These links will be a road that you may choose to go down. Remember while you do that just as you may feel alone and without joy and love, there are many children that feel the same exact way that you do. You hold this amazing gift in your hands and it is called free will. You can choose to gift and uplift and show these young people that they may suffer and that life is difficult but it is also filled with surprising kindnesses and gentle loving people.
I try to think what the reasons could be as to why people cannot have children. There are so many it would take a very long time to cover even half of the reasons. But I think that while it is a heartbreaking thing to have to realize there is a reason I believe. We are here to help others. We are here to look at and find children that need us and just help them in any way we can. Mourn your losses and move on it is the best thing you can do for yourself. It may sound harsh but that is the truth. You are here for another potential purpose. Perhaps you are meant to be Father or Mother to the children of the world. Perhaps you were given a gift instead. One that could make a huge difference in the world. Have you considered that?
We are all here just floating around and sometimes we see something. We stop and look at it and examine it closely because it speaks to us. Loving other human being that may not be your blood is one of those things that passes by us. We should stop and examine it and see what we can do to help others and in doing so heal ourselves.
I have been amazed at how many things we can do to help children. We could just type in volunteer to help children and find out for yourselves what is out there. What we can do to make a difference in the lives of so many children that lack hope. Because they have been hurt so badly that they find trusting someone difficult. But if this is what you want to do then there is nothing stopping you from helping someone else. Imagine the power that you possess! You could change the life of another human being for the better!
You could volunteer at your local school. See if they need any help and do what you can. If you have medical problems and I know that many of you do then tell them your limitations. Many would be happy to have the help from anyone. If they cannot work with you then keep trying and see what you might be able to start in your community. There is always some way to help others.
I am including as many things that I can find that you could go out and do for yourself. Helping others can help to heal your own suffering. That is a proven fact in this world. If you reach out and help another human being you heal a hurt inside of you. These children that you help will not forget you or the things that you do to try and help them. I know you are hurting inside and I understand and this is a way to heal what is ailing you and your heart. Couples can benefit from this as well. Reach out and take a chance!Quiescent Aureate Serpent © 2013 (COVVHA) Children Of Vietnam Veterans Health Alliance INC. All rights reserved.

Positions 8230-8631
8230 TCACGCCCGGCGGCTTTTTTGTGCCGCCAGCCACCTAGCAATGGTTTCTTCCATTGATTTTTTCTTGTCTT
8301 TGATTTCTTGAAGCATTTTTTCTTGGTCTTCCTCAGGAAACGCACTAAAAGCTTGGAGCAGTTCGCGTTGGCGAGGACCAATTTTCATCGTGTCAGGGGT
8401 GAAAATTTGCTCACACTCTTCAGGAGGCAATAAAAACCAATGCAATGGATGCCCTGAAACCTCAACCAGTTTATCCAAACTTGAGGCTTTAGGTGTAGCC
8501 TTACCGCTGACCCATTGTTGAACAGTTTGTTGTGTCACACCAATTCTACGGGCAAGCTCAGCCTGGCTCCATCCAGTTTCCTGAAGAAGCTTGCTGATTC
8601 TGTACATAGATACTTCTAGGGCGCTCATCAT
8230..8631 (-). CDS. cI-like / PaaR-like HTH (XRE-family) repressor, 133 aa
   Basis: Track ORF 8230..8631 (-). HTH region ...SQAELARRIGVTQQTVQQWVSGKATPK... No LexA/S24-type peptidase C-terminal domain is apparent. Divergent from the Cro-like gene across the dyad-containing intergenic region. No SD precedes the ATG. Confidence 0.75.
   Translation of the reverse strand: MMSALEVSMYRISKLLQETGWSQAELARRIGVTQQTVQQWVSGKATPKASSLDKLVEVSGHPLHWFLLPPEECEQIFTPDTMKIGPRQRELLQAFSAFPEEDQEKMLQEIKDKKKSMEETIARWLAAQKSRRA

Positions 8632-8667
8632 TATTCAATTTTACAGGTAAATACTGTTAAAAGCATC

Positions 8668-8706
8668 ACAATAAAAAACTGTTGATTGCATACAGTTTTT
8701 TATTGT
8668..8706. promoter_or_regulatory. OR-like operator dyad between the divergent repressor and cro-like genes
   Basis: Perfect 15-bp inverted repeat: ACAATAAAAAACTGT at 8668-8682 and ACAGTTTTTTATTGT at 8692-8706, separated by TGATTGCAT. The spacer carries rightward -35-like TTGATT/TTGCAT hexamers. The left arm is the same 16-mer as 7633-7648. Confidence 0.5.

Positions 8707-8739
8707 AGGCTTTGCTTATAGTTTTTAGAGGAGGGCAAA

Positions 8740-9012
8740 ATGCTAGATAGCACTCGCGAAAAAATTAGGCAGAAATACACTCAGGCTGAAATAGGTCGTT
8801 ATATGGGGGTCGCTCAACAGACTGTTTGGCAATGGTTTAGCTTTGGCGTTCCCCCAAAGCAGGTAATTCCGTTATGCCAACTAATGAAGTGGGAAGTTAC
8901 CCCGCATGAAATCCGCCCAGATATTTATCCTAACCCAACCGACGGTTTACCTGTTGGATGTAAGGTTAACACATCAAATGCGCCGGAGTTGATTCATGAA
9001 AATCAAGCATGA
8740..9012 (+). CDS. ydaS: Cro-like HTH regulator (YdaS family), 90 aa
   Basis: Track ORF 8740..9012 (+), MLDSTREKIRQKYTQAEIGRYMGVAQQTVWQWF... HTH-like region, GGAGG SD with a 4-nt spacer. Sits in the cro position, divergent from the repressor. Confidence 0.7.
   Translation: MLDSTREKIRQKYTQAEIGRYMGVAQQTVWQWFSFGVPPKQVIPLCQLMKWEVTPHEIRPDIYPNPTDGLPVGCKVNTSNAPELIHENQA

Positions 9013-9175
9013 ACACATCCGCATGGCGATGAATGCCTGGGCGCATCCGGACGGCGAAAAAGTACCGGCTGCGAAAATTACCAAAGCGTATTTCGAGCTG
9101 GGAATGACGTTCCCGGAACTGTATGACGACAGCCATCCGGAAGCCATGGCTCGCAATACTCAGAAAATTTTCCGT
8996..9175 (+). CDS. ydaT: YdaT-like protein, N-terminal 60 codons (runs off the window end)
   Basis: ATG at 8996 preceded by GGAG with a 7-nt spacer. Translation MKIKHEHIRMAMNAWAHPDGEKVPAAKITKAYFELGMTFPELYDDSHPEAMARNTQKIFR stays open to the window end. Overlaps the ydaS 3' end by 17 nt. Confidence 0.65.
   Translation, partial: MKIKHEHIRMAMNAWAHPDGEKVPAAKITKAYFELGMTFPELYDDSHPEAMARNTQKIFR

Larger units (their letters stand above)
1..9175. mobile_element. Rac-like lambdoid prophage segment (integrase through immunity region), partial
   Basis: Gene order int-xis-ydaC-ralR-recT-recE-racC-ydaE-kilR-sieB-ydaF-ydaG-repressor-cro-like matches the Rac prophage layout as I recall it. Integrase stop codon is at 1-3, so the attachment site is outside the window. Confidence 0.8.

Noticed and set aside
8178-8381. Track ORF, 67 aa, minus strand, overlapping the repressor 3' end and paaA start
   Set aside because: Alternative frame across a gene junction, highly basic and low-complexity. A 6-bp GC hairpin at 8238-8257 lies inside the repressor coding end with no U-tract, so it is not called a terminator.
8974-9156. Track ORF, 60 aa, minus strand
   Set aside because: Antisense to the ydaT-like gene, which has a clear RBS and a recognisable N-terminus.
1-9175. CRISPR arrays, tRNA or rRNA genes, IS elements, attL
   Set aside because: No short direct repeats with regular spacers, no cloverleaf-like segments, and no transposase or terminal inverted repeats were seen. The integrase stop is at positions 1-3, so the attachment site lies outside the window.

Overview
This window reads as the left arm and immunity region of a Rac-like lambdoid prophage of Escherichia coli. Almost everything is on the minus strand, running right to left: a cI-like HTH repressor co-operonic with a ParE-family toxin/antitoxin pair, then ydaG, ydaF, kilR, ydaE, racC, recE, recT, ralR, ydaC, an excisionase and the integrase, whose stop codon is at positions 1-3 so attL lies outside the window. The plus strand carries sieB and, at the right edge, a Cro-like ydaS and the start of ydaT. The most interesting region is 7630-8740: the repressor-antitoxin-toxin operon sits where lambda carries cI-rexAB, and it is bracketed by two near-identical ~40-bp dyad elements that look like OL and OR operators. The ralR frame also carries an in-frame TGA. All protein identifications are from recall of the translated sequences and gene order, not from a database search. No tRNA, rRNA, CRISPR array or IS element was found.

Genetically Engineered Food Right-to-Know Act
All Legislation Endorsed and/or Opposed Has Been Approved and Reviewed by Kelly L. Derricks
It has never been easier to write your State Representative and share your position on current legislation. C.O.V.V.H.A. has been making it even easier for members, fans and followers!! The days of getting your pens and papers out to send your letters are over!!!
An “action page” link has been set up for the Genetically Engineered Food Right-to-Know Act H.R.1699 & S.809 which takes you directly to the specific legislation as well as an area for your Name, Zip Code, and YOUR VOTE. That’s it!!! You hit enter and your information is sent directly to your State Representative in letter form which you will receive a copy of via email.
Your VOICE does count, PLEASE, use it!!!
I personally casted both of my votes and included the following statement to the United States House and Senate: I support H.R. 1699 (“To amend the Federal Food, Drug, and Cosmetic Act to require that genetically engineered food”) because… GMO foods are engineered with health threatening compounds and chemicals and then sprayed with half of the chemical compound used in the production of AGENT ORANGE. The U.S. Gov’t killed my Father at the age of 37 after serving in the Vietnam War. Agent Orange/DIOXIN was passed through his sperm mutating my DNA. I have to fight for my life every single day with more than 30 diagnosed illnesses at the age of 38 and so do tens of thousands of other Children of Vietnam Veterans who were exposed. Now the gov’t doesn’t care that we are being DOUBLE EXPOSED. That’s Capital Murder if you ask me. You’ll see me standing in a court room bringing charges of Murder against the United States Govt before you see me standing down on GMO.
Dark Matters Season 3 Episode 1, Agent Orange – The Accidental Inventor
Synopsis: A chemical that speeds up the flowering process in soybeans turns into a weapon during Vietnam.
Original air date: November 22, 2012
Dark Matters: Twisted But True is a television series featured on the Science Channel. Hosted by actor John Noble of Fringe and Lord of the Rings, the show takes the viewer inside the laboratory to profile strange science and expose some of history’s most bizarre experiments. This show uses narration and reenactments to portray the stories in this show